My freshman year in high school two of my friends suggested we skip school to go see Who Framed Roger Rabbit? I had no interest in the movie, but for some reason I agreed, and discovered that--besides the unpleasantness of sneaking on and off campus--skipping school was entirely my cup of tea. Having gotten away with it once, I began to skip school often, justified in my own mind by my good grades. Being a rather risk-adverse teenager, my outings were fairly tame: I rode the light rail to the large downtown library to browse, walked quietly by the homeless punks hanging out in Pioneer Square, sat in on my friends' classes at MLC (Portland's alternative public school where the teachers apparently welcome stray children into their classes). I wasn't a good liar, so I made it a habit to tell my mom when I cut class--setting a stellar example for my younger siblings whose subsequent school skipping activities were more likely to include shop lifting, pot smoking, and train hopping.
Playing hooky has become a life-long vice, or love, depending on how you look at it. I delight in stealing time for myself when I'm supposed to be elsewhere, doing something serious and official and un-fun. Time becomes more precious and satisfying, it's like getting the extra daylight savings hours year round. Of course, skipping as an adult lacks the glamour it had in my young adulthood. It's not really fun to stretch an office lunch hour when going back late just means I'll have to stay even later. And now, as a mostly stay-at-home-mom, I can barely find activities from which to play hooky. But I do manage: for example, there is church.
This past Sunday, as Charles was getting ready for liturgy, I lingered in bed. Charles doesn't like arriving late, and so he had dressed Isaiah and headed out the door with time to spare. I heard him loudly bless our apartment and his journey (a five-minute walk) to church as he left, and I wondered if this was in the hope that his wife would soon follow him. For awhile I entertained thoughts of arriving before communion, but even that was making me feel confined, so I gave up pretensions of going altogether. Instead, I did nothing, mostly. I took a long shower. I sat wrapped in my towel in the streaming sunlight and slowly applied lotion. I thought. I thought a lot. I made coffee. I read a little. I did the dishes and slowly tidied up the apartment. I even made the bed. I felt absolutely wonderful.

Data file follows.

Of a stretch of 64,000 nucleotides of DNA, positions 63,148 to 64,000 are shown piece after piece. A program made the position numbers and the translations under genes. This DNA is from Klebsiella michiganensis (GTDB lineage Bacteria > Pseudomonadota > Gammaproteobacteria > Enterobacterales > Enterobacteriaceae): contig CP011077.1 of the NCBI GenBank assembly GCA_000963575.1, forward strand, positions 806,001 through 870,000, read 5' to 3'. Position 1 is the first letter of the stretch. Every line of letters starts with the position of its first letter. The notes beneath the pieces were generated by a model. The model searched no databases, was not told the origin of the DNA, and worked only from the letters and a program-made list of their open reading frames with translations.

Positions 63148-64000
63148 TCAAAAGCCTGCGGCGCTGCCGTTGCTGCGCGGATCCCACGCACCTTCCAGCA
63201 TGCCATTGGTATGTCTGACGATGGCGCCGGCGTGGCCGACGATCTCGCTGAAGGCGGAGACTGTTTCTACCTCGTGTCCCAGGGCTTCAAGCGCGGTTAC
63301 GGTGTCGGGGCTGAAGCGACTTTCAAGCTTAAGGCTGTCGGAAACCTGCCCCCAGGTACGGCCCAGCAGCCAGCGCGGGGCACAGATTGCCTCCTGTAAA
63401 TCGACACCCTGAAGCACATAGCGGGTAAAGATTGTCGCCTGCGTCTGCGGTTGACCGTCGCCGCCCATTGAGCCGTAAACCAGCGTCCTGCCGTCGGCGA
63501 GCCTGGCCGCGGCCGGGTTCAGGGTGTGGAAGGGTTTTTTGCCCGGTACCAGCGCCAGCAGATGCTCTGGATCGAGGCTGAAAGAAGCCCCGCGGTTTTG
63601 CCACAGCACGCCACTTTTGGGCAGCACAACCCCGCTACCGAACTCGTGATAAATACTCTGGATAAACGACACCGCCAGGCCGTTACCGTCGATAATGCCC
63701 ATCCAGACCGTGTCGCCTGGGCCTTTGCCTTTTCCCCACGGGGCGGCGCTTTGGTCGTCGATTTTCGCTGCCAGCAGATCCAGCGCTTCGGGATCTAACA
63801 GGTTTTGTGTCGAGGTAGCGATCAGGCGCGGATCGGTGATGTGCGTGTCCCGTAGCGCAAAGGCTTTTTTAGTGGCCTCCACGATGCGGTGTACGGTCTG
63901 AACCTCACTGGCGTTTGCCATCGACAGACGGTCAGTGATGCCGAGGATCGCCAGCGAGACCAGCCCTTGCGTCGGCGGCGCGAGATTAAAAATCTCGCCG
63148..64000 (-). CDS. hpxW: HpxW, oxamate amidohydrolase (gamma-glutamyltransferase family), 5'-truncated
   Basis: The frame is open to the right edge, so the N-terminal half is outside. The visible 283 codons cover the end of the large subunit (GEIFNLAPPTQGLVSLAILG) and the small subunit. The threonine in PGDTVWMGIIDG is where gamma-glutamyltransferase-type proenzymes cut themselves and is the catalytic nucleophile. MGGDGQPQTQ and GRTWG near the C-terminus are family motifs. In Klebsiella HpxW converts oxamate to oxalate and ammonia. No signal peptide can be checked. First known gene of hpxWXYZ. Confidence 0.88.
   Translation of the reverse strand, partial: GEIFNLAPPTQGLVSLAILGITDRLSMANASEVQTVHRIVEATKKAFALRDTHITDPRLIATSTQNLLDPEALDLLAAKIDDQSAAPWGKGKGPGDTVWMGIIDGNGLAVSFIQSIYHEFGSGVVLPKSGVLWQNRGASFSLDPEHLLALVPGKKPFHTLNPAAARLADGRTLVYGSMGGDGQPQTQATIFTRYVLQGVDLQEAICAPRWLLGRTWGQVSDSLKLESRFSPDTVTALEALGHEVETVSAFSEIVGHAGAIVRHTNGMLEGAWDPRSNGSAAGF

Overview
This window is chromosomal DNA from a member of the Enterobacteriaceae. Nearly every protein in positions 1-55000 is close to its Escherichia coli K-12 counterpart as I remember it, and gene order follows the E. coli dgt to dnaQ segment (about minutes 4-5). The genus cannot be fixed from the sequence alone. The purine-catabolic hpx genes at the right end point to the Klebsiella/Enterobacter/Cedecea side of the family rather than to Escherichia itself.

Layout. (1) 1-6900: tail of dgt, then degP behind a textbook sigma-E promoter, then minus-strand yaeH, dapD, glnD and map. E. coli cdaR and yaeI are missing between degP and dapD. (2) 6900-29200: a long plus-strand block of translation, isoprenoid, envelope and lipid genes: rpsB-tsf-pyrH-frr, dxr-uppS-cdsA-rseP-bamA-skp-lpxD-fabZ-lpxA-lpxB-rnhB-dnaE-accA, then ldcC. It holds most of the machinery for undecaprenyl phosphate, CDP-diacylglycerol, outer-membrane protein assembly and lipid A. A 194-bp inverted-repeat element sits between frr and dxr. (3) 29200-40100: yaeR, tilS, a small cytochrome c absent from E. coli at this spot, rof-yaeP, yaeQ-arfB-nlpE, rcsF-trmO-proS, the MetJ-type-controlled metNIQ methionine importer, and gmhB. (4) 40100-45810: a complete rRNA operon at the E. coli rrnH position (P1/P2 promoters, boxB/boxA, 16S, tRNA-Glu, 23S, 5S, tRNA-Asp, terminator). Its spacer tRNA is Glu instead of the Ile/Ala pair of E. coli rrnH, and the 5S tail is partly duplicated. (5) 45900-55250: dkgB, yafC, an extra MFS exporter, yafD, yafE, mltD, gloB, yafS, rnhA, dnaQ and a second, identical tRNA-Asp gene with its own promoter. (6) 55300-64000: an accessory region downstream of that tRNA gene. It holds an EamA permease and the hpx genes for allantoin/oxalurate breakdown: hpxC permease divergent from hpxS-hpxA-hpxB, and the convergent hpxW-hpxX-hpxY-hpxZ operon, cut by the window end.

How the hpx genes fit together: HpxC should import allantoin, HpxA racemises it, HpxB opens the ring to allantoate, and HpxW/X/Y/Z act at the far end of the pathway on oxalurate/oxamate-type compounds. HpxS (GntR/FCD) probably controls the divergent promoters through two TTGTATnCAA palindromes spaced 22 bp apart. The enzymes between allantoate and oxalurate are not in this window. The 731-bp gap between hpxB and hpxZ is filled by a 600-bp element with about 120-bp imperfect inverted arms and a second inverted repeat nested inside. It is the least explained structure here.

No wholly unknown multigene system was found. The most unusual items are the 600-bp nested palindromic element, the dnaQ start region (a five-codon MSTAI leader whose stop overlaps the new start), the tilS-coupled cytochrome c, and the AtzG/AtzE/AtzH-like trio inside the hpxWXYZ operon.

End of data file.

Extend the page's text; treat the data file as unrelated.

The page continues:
When Charles returned with Ike, he suggested that instead of missing church I take Saturday mornings for myself. This seemed to be a good idea, and I agreed. But later I thought it's skipping church that makes the time so delicious. And it's not that I don't like church--I do! I love our little parish, my friends there, not to mention our world-class coffee hour. The draw of missing church is that I'm playing hookey. I remember sitting in the sun outside the chapel at St Vlad's, late for liturgy as usual, talking to Jenny. Jenny, of course, had come out of church because of baby Anna--a completely legitimate excuse. I, on the other hand, just liked missing church. Our conversations were all the sweeter because the church, a few feet from us, was packed with praying people.
But maybe I can find other ways to get my hooky fix. Yesterday I hired a sitter to continue some urgent freelance work. As I was trudging through the snow to my little office, I passed a coffee shop. I felt annoyed that whenever I have a sitter all I do is rush rush rush to work, to the store, and rush rush rush home to feed Ike. I swung around and headed back to the coffee shop. I sat in a window seat for an hour, sipping chai, reading The New Yorker, and leisurely watching the snow fall on my neighborhood. Ah, it's so delicious.